5 Key Elements of Successful Language Immersion Programs
Why Does Language Immersion Work?
Do you recall the days of high school German, French or Spanish? Do you remember the night school course in conversational Spanish, which was supposed to get you ready for your summer trip to Andalusia? The odds are good that these language lessons were filled with grammar drills, vocabulary sheets, pop quizzes and forced conversation concepts that had little bearing on real world situations.
Language immersion programs are the antithesis to these learning styles. Where plenty of lessons and primers have failed, these programs succeed by breaking down what the Journal of American Indian Education defines as “barriers to language retention.” Most notably of these are:
- Out-of-context vocabulary words. Relying on a communicative skill-building as opposed to lesson-specific word groupings helps language learners to pick up not only situational vocabulary with ease, but it also highlights nuances of expressions.
- Over-correction. Within an educational setting, an instructor may consistently correct the pronunciation of words or the misuse of a noun or verb. Within a communicative style, students frequently self-correct after hearing other learners use terms correctly.
- No practice opportunities. Unless the target language is spoken in the home or by a circle of friends, there is no opportunity outside of the classroom to practice actually conversing. With full immersion language learning, students spend a large chunk of the day conversing in their target language.
The 5 Components to Second Language Learning Success
To make the most of second language learning opportunities, immersion programs must feature at least five elements that are synonymous with a successful setup.
- Clearly defined program options. The learner must buy into the concept of immersion learning. A student who has misgivings about a full immersion program can still benefit from a partial immersion option instead. There is little to be gained by operating a full immersion program, but permitting some students to break with the format halfway through the day. Both options are viable, but must be operated separately as clearly defined, stand-alone language learning options.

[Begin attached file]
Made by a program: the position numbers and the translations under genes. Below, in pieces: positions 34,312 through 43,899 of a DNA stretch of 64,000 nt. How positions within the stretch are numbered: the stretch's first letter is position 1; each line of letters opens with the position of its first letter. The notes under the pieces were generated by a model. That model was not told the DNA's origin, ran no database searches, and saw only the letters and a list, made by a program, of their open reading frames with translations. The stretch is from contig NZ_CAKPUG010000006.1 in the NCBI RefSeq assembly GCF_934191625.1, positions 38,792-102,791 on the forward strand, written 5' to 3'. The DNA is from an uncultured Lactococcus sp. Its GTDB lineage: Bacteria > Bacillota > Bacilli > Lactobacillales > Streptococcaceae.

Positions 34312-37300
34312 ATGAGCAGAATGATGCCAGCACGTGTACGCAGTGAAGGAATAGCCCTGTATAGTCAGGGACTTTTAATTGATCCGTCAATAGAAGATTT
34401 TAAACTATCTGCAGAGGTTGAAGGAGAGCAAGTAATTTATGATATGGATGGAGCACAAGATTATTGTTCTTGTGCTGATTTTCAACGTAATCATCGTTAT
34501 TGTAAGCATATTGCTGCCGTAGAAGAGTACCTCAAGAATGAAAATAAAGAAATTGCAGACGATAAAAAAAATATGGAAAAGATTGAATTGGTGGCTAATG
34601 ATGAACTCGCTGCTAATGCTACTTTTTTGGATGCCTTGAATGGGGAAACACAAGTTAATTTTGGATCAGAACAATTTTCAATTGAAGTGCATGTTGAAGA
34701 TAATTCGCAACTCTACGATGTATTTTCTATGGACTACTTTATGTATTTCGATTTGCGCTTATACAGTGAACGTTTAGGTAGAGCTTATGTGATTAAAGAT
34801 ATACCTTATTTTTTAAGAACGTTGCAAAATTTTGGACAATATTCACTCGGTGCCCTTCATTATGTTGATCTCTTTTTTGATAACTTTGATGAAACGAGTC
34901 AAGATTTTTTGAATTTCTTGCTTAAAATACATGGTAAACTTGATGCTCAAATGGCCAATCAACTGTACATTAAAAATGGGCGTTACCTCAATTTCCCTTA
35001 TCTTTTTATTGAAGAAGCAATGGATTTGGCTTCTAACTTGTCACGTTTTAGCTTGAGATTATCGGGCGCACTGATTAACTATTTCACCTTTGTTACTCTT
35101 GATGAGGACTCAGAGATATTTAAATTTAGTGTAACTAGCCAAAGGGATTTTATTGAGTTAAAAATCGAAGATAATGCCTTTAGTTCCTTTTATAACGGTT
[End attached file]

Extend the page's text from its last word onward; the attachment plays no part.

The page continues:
- English integration is planned. The Center for Applied Linguistics showcases how elementary schools may offer foreign language immersion programs at the K-12 level with planned English language learning. In this model, the target language is used exclusively for all instruction in the lower grades, while English is introduced – for one period per day – during grades two, three or four. By grades five or six, both the target language and English are used half and half throughout the day for all subjects.
- Instructors are fluent in both English and the target language. It is not necessary for the teacher to be a native speaker in the foreign language. Nevertheless, it is crucial for the instructor to speak both languages like a native, and to have formed good speaking habits in the non-native tongue.
- Teachers communicate on various levels. Body language, gestures, facial expressions and exaggerated responses are just some of the means by which instructors communicate the meanings of words, phrases and nuanced meaning of idioms to pupils. I remember very well how my first foreign language teacher in fifth grade refused to speak in any language other than the target language. She would converse with us slowly, with expression and with eye contact. Re-phrasing, gesturing and applause were part of her repertoire. It worked beautifully. In contrast, my second foreign language teacher relied on vocabulary lists, endless grammar rule sheets and pop quizzes for learning to take place. It was a lesson in futility.
- Summer language immersion programs target speaking rather than instruction. These programs are frequented by adults and college students. It is a mistake to plan on holding educational lectures for long periods of time. Instead, there must be a strong emphasis on interaction between the tutor and the adult learner. Groups must be small and use of one’s native language should be forbidden, even between students. It may be of value to combine native speakers of different languages in one group setting to help focus on the target language and reduce the temptation to fall back on the native language for chitchat.
The goal of total immersion language programs is the creation of bilingual speakers. When the learners are children, parents in the home must be committed to the program for the long haul. Parents must educate themselves and learn that the child’s ability to become fully proficient in English may lag behind a bit for a while, but in the end the ability to converse bilingually actually enhances the youngster’s English abilities. Moreover, parents must maintain the child’s grounding in English – via reading aloud and playing games in English – for the bilingual learning to be truly successful. Adults should self-impose a ban on English for the duration of their immersion experience; it will deepen the impact of the target language and force the learners to look for new avenues of communication.